The unexpected transition from a Washington defined by Republican opposition to President Barack Obama to a Washington in which the Republican Party is the sole shaper of the national agenda has served as a kind of natural experiment for identifying root sources of political dysfunction.
The through-line connecting the Obama and Trump eras is a presumption that only Republicans are entitled to maximal demonstrations of power. Norms are meant to constrict Democrats; rules are for them to follow. This double standard creates a number of jarring discontinuities, the most abrupt of which was an overnight whipsaw from the indiscriminate denial of Obama’s power to fill a Supreme Court vacancy to the scowling demand that President Donald Trump’s nominee receive a fair hearing.
But Supreme Court vacancies are relatively rare, and vacancies in the final year of a president’s second term are even more so. The most consequential upending of precedent lies in the contrast between how Democrats passed the Affordable Care Act and how Republicans are attempting to repeal it.
It isn’t too hard to imagine the give-and-take between the parties over Supreme Court vacancies returning to some kind of balanced order. Republicans, by contrast, are kidding themselves if they think the ACA-repeal rush job they’re trying to perpetrate won’t become a model Democrats use when they’re ultimately empowered to fix what the GOP is trying to break. Democrats remain committed to establishing a national health care guarantee in the United States; what will change if Republicans roll back that guarantee isn’t liberal principles, but Democrats’ concern for achieving liberal goals through normal means.
Amid the tortuous process that ended with Obamacare’s enactment, Republicans complained that Democrats were “ramming” or “jamming” health care reform down people’s throats, and they have never stopped complaining. Their procedural objections centered around mostly mythical midnight votes, and the Democrats’ belated adoption of a process called budget reconciliation to secure the law’s passage in spite of a GOP filibuster.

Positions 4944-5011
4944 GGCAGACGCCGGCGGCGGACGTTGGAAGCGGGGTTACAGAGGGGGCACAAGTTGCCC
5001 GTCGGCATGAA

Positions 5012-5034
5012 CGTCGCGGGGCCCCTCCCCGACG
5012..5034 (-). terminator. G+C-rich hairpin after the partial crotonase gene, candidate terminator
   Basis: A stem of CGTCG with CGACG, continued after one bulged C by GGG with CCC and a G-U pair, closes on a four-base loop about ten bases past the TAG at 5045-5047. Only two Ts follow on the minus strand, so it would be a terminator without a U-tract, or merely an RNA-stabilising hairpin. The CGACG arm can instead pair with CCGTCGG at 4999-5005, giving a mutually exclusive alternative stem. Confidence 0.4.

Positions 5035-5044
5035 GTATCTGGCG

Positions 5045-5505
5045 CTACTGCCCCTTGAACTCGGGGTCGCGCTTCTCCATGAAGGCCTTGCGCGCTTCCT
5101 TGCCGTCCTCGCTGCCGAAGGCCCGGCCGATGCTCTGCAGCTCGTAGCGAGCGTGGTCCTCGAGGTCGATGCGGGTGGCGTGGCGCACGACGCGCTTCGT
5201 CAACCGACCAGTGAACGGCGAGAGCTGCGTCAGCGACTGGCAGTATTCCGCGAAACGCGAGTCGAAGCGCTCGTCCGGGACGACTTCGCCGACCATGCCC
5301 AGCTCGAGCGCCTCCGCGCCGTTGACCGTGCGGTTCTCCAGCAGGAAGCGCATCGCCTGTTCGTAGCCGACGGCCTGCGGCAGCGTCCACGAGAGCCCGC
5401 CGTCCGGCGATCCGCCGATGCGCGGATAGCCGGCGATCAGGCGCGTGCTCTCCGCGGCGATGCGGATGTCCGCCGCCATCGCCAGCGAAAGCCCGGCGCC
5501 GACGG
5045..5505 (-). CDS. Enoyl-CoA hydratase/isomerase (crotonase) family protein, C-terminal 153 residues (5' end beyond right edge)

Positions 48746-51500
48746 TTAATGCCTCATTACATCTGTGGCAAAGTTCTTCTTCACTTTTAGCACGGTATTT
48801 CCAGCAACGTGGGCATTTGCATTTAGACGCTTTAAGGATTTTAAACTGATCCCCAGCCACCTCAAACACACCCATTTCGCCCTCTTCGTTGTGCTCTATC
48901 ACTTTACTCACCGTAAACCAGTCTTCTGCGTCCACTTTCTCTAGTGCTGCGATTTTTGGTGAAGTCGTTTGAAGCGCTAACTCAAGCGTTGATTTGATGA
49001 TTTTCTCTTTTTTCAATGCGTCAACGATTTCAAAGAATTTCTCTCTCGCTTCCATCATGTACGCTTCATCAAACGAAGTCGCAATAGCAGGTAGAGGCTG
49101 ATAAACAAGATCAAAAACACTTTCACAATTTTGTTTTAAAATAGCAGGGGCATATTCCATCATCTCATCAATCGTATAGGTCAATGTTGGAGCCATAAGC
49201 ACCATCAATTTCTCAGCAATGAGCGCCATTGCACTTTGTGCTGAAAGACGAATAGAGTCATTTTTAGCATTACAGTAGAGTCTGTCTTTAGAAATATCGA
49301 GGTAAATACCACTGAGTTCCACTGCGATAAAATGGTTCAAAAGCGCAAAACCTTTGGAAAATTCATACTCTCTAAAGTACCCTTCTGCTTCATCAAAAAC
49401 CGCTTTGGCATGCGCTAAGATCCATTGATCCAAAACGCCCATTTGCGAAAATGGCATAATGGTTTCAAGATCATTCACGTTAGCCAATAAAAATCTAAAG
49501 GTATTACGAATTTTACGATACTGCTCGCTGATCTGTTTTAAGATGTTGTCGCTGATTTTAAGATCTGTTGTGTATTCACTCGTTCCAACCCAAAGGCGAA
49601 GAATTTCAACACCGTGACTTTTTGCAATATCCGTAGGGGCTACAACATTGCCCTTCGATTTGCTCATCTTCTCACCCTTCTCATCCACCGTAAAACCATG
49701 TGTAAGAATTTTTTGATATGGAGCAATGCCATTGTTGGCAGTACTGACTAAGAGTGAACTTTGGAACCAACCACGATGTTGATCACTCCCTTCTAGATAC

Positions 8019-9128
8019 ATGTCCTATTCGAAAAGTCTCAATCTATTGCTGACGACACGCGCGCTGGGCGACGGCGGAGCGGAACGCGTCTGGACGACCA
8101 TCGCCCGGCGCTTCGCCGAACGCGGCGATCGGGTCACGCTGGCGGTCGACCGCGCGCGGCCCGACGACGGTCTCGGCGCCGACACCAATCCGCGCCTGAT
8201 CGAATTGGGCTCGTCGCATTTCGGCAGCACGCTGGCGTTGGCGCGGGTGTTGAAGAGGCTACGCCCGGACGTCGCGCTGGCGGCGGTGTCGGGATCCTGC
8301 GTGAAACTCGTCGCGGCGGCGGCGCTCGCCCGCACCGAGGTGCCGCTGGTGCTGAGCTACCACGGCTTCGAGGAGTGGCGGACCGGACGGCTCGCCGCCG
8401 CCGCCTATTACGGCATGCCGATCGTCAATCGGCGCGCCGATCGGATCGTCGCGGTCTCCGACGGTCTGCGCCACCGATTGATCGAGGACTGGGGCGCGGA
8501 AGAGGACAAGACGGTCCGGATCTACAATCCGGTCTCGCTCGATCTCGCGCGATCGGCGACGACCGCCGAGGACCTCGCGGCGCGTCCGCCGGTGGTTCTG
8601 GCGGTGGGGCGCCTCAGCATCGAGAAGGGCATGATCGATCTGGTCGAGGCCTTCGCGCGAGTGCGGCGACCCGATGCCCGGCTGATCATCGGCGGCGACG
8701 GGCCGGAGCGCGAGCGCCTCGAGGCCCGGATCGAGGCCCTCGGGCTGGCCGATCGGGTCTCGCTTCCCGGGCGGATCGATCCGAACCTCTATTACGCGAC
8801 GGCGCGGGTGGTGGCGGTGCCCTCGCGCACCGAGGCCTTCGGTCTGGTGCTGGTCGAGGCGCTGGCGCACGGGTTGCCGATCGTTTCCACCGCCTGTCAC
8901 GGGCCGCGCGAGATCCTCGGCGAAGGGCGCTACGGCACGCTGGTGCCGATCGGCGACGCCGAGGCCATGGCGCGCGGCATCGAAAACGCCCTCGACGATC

The truth, as honest brokers will admit, is that health care reform was unusually public and transparent for such a massive undertaking, and that Democrats only used reconciliation after health care reform had already passed to make modest fiscal changes to their completed bill. It was a creative, but by no means norm-shattering twist on the normal process of ironing out differences between House and Senate legislative texts.
Democrats had famously adopted a Republican universal health care scheme as a blueprint for Obamacare and wasted months after a landslide election soliciting Republican support for that plan. Republicans, by contrast, announced at the outset of their repeal-and-replace process that it would be “a Republicans-only exercise” and laid the groundwork to use budget reconciliation as a filibuster-proof vehicle for the entire endeavor—all after losing the popular vote. They are advancing their legislation ahead of Congressional Budget Office analysis of its impact on costs, spending, and coverage levels, through actual middle-of-the-night votes squeezed into a timeframe better measured in hours than months.
In anticipation of a CBO cost estimate projecting the American Health Care Act will reduce insurance rolls by millions, Republicans are attempting not to improve their legislation, but to preemptively discredit CBO as an able modeler of health policy.
These antics are by no means guaranteed to succeed, but they very well may. What happens if they do will be a national embarrassment and a humanitarian tragedy, but it will not be the end of the story. Critics rightly note that Republicans, in their determination not to get bogged down for a year like Democrats did in 2009, seem to have forgotten some of the biggest political lessons of that health care reform process: don’t over-promise, and don’t dismiss the public opposition. But the biggest lesson they may be forgetting is the one they’re in the midst of proving: What’s done can be undone, and swiftly.